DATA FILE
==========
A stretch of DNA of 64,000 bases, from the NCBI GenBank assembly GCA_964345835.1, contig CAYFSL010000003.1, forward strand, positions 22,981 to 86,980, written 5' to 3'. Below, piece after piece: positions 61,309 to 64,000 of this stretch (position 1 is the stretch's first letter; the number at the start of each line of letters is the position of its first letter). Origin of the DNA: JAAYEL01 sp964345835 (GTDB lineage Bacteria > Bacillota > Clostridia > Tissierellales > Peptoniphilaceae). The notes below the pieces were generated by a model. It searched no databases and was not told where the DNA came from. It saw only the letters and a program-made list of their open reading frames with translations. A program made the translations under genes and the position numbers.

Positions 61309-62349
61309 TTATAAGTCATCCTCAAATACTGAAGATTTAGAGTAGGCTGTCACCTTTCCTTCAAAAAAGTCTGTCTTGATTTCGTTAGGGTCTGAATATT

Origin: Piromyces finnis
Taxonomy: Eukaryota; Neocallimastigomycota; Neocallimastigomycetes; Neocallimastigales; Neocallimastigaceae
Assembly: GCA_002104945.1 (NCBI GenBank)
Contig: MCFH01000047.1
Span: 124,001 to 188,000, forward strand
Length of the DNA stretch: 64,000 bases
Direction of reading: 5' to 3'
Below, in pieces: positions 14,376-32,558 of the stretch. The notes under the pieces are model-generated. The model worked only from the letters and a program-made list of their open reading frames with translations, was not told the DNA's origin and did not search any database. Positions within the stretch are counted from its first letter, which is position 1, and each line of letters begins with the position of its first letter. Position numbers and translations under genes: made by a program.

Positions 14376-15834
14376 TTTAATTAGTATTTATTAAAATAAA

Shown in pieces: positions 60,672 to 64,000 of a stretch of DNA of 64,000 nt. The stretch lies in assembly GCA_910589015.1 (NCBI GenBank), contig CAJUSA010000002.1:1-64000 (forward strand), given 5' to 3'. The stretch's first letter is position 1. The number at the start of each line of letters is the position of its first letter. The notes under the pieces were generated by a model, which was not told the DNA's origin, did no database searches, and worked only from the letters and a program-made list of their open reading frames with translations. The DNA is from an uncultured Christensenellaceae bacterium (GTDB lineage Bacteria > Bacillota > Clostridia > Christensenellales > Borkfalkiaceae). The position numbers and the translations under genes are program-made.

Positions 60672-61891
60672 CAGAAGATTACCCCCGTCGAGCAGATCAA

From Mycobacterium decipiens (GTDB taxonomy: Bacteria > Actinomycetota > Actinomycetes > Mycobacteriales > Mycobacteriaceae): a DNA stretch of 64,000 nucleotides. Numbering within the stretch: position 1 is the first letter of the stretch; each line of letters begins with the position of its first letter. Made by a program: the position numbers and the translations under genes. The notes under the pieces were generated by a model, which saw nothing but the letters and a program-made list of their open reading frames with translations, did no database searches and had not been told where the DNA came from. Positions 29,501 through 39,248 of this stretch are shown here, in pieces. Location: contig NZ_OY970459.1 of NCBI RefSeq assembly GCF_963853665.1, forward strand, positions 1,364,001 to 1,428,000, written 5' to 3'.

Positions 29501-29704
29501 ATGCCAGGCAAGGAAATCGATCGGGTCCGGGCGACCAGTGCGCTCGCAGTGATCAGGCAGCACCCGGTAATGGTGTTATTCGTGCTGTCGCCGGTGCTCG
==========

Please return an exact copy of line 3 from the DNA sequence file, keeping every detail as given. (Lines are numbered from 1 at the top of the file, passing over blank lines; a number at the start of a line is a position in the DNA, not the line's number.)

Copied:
61309 TTATAAGTCATCCTCAAATACTGAAGATTTAGAGTAGGCTGTCACCTTTCCTTCAAAAAAGTCTGTCTTGATTTCGTTAGGGTCTGAATATT